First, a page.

From a contemporry press report:
Charles G. Renfro, 83, a retired Army colonel who served in intelligence assignments and was dean of the National Cryptologic School at the National Security Agency, died of a heart attack December 3, 1998 at his home in Gulfport, Mississippi. He lived in the Washington area off and on from the 1940s to the 1980s.
Colonel Renfro worked on the technical development of NSA and returned there as a civilian after retiring from the Army in 1966.
He was born in Little Rock. He was a graduate of the University of Florida and received a master's degree in electrical engineering from the Georgia Institute of Technology.
He served in World War II European campaigns that included the Normandy invasion and the Battle of the Bulge, and in Korea during the Korean War. He later served in Japan and in England, where his last post was as commander of an intelligence base.
His military honors included a Bronze Star, two Army Commendation Medals and a Legion of Merit.
He was a member of Rock Creek Congregational Church in Arlington, Sigma Chi social fraternity, Sigma Tau engineering society, Military Order of World Wars and the Masons.
Survivors include his wife, Virginia Renfro of Gulfport; two sons, Dr. Charles Renfro of Philadelphia and John D. Renfro of Orlando; a brother; and two grandchildren.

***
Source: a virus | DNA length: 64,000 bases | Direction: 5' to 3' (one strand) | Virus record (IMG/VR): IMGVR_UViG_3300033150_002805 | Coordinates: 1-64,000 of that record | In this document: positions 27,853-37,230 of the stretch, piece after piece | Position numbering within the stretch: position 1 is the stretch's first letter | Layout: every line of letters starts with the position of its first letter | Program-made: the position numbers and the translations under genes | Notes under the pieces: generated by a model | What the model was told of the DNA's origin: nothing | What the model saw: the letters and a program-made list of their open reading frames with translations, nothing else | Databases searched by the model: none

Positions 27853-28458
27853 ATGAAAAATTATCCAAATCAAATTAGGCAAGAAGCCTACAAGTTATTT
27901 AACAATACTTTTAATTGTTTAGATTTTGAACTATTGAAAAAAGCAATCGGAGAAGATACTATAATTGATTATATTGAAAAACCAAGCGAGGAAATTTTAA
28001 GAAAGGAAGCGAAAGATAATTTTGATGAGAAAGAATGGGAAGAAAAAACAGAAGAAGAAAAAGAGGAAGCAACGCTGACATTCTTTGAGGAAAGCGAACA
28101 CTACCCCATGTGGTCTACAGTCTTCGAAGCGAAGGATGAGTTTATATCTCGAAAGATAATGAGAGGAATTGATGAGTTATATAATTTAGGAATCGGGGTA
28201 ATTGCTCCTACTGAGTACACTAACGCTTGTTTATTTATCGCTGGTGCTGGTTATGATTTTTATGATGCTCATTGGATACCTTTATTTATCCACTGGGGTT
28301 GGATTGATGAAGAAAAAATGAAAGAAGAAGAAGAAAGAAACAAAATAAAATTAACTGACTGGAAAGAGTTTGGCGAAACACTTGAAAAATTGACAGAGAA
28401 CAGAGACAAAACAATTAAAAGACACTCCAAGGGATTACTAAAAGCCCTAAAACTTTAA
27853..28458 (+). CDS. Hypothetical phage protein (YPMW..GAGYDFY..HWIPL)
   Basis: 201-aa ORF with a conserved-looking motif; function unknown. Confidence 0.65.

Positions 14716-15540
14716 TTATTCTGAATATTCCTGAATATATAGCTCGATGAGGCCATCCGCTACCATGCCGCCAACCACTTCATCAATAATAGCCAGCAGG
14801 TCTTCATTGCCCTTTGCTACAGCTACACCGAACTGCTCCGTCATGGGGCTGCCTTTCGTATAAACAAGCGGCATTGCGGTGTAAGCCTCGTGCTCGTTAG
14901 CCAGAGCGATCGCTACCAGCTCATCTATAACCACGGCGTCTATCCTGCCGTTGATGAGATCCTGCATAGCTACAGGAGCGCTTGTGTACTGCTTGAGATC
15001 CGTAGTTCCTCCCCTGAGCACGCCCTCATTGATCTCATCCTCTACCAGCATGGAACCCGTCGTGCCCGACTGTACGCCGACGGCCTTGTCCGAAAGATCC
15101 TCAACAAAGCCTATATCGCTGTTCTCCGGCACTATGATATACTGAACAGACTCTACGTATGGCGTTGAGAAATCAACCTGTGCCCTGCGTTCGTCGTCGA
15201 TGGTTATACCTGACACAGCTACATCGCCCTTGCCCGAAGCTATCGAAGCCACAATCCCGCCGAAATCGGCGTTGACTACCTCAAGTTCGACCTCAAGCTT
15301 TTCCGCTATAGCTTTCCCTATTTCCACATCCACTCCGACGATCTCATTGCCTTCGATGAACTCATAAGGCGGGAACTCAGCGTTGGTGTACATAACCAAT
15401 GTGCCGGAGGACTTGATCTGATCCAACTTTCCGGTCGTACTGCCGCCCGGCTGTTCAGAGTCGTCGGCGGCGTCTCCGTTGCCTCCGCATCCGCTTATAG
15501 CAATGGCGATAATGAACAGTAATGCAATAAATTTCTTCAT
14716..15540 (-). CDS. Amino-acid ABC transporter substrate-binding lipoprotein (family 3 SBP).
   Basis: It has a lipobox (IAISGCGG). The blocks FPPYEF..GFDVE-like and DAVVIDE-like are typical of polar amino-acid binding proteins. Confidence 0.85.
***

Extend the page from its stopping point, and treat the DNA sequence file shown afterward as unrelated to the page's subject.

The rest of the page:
RENFRO, COL. CHARLES G., USA (Ret.)
On December 3, 1998, in Gulfport, MS, COLONEL CHARLES G. RENFRO, USA (Ret.) formerly of the Washington area. He is survived by his wife, Virginia; two sons, Dr. Charles G. Renfro and John D. Renfro; two grandchildren, Rebecca and James Renfro; a brother, Julian C. Renfro of Winter Park, FL. Arlington National Cemetery at a later date. In lieu of flowers, the family prefers memorials to St. Marks Episcopal Church, Gulfport, MS 39507.
Michael Robert Patterson was born in Arlington and is the son of a former officer of the US Army. So it was no wonder that sooner or later his interests drew him to American history and especially to American military history. Many of his articles can be found on renowned portals like the New York Times, Washingtonpost or Wikipedia.
Reviewed by: Michael Howard